Moral Morasses in Contention

in 23rd Palm Springs International Film Festival

by Boyd van Hoeij

The Foreign-Language Oscar submissions are always an interesting and heterogeneous bunch, for a variety of reasons. Theoretically, a committee in each country selects the best film of that year and submits it to the Academy, though “best” is a tricky concept. Does best define the film with the most critical praise? The highest box-office receipts? The one that best represents a particular country because of its form and contents? Or the one the Academy is most likely to honour?

Countries such as Turkey (with Nuri Bilge Ceylan’s “Once Upon a Time in Anatolia”/”Bir Zamanlar Anadolu’da”), Iran (“A Separation”/”Jodaeiye Nader az Simin” by Asghar Farhadi) and Hungary (Béla Tarr’s “The Turin Horse”/”A torinói ló”) submitted what was arguably their qualitatively best work. (Only the most accessible of this trio, “A Separation”, has since been shortlisted by the Academy.)

Farhadi’s best film to date is a complex but never complicated look at the fallout of a series of related small mistakes involving a middle-class family in the midst of a divorce and the family of their pious, lower-class housekeeper, who has fallen down the stairs after being pushed by her employer. The film starts in a courthouse for the separation of the title and quickly ends up there again as the situation spins out of control and all certainties come crashing down like a house of cards. Farhadi’s screenplay, which supplely moves from the point of view of one character to that of another as it probes deeper and continuously reveals new narrative stakes that function as new moral roadblocks for the various characters at every turn. The performances of the ensemble cast are equally precise.

Other countries surprised with their entries: France submitted Valérie Donzelli’s “Declaration of War” (“La guerre est déclarée”) a very personal film made on a tiny budget, practically outside the French system. The lively and even humorous account of a couple’s struggle with their son’s potentially fatal illness was a nicely offbeat choice from the country, which has submitted some interesting choices in the past (including the animated “Persepolis”).

Another unusual but inspired choice was Spain’s “Black Bread” (“Pa negre”), a Catalan-language period epic, which contains one of the most harrowing opening scenes of the last years —featuring a horse even worse of than the title character of Tarr’s “The Turin Horse”— and was as strong as any of the contenders. Like “A Separation”, it features a young child surrounded by adults who seem to be making choices that are not always comprehensible or coherent with their teachings, essentially setting the children adrift and, in a circuitous way, on their course towards moral independence and adulthood.

It is worth noting that several countries submitted documentaries and this despite the fact that no documentary has ever been nominated in this category. The highest-profile non-fiction film is no-doubt Germany’s ”Pina”, the 3D documentary from Wim Wenders about legendary Tanztheater great Pina Bausch. Placing the audience where it could never go during a live dance performance, Wenders uses the added dimension of 3D to great effect. While the short snippets of interviews with some of Pina’s dancers are offer little coherence or insight (they sometimes border on hagiography), Wenders’ idea to show his interviewees silently in closeup while we hear them speaking in voice-over is a nice touch, underlining how the dancers’ bodies are their most important tools.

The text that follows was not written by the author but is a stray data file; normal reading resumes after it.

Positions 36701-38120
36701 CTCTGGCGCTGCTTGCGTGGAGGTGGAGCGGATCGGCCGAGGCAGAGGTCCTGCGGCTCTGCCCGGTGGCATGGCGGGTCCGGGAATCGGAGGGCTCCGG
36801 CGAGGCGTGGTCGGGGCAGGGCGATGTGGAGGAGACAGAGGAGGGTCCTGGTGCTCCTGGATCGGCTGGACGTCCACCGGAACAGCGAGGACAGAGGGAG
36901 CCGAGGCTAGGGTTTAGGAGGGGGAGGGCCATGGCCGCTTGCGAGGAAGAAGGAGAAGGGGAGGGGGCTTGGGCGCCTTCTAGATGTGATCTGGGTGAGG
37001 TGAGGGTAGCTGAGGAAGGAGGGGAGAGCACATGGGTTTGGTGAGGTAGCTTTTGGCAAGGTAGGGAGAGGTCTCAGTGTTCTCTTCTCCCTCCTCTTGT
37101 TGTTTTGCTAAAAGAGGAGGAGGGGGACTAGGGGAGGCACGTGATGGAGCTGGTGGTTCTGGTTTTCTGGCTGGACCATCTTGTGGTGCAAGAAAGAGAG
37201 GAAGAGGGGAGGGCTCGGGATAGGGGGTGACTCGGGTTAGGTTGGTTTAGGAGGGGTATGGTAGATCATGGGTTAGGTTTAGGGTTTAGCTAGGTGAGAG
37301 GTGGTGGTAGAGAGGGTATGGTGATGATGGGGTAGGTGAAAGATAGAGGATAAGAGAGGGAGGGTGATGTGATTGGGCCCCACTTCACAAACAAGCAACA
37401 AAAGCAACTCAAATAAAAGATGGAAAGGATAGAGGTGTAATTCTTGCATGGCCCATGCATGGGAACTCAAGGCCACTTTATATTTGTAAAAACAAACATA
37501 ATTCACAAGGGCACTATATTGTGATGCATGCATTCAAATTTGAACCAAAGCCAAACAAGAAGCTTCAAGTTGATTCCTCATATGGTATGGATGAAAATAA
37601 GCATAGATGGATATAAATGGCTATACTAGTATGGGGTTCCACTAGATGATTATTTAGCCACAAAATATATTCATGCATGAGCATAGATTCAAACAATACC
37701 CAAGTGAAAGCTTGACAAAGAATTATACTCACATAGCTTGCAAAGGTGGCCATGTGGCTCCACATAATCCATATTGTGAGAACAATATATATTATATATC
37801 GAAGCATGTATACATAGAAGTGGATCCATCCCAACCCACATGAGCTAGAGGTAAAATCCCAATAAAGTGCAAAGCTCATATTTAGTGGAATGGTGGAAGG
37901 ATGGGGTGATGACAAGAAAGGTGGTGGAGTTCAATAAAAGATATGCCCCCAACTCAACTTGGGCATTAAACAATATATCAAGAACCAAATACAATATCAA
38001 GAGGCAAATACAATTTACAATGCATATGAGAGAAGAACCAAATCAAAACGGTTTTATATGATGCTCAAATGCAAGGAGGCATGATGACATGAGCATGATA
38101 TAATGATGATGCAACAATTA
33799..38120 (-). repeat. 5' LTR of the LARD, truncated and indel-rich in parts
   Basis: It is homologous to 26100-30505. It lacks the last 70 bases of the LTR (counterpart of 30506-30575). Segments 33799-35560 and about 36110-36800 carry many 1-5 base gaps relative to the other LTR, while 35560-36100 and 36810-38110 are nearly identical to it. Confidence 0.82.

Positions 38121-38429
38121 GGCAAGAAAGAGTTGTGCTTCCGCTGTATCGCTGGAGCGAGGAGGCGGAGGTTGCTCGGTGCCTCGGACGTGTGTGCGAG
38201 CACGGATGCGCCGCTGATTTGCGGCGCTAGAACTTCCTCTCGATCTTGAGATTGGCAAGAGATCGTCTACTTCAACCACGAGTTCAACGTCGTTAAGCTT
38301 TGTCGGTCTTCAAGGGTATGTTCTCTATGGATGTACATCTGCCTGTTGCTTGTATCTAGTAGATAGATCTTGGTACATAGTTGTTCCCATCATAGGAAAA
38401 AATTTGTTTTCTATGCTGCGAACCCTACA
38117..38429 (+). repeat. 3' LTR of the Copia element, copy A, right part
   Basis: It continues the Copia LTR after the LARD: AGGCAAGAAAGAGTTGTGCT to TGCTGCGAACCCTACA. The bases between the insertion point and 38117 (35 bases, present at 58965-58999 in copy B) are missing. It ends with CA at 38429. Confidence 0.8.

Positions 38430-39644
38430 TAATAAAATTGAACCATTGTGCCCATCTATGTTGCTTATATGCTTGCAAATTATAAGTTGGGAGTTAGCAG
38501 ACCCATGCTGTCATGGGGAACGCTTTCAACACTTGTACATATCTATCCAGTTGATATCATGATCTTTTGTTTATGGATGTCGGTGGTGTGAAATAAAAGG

In a nice twist its subject might have approved, Portugal submitted “José and Pilar” (”José e Pilar”), a documentary from Miguel Gonçalves Mendes about the late Portuguese Nobel-Prize winning author José Saramago and his wife, Spanish journalist Pilar del Rio, who also translated Saramago’s novels. Because of a major controversy surrounding his novel “The Gospel According to Jesus Christ”, the notoriously and staunchly atheist Saramago spent the last years of his life in self-imposed exile in Spain. The documentary touches on many subjects but is mainly about “love, loss and literature”. The touching relationship between the ailing writer, putting together his last work, “The Elephant’s Journey”, and his fierce and fiercely intelligent wife is at the heart of this material, filmed over several years. Mendes beautifully uses the possibility offered by the film medium to get some of his points across, such as when we hear the superimposed voice-overs of Saramago reading his own text in Portuguese and del Rio reading her translation of the same text in Spanish, underlining that del Rio has succeeded in translating not only the meaning of Saramago but also the rhythms and musicality of his language.

Last but not least, a lot has been made of the absence of Pedro Almodóvar’s “The Skin I Live In” (”La piel que habito”), which was on Spain’s shortlist. Though finally not selected by his country, Almodóvar’s company El Deseo co-produced the Portuguese entry, “José and Pilar”, and the Spanish arthouse director also has a connection to “Pina”: He used a performance of Bausch’s somnambulist masterpiece ”Café Müller” in his film “Talk to Her” (”Hable con ella”), which also failed to be submitted by the Spanish committee (though it did receive Oscar nominations in the Best Screenplay and Best Director categories). ”Café Müller” is also featured extensively in Wenders’ film.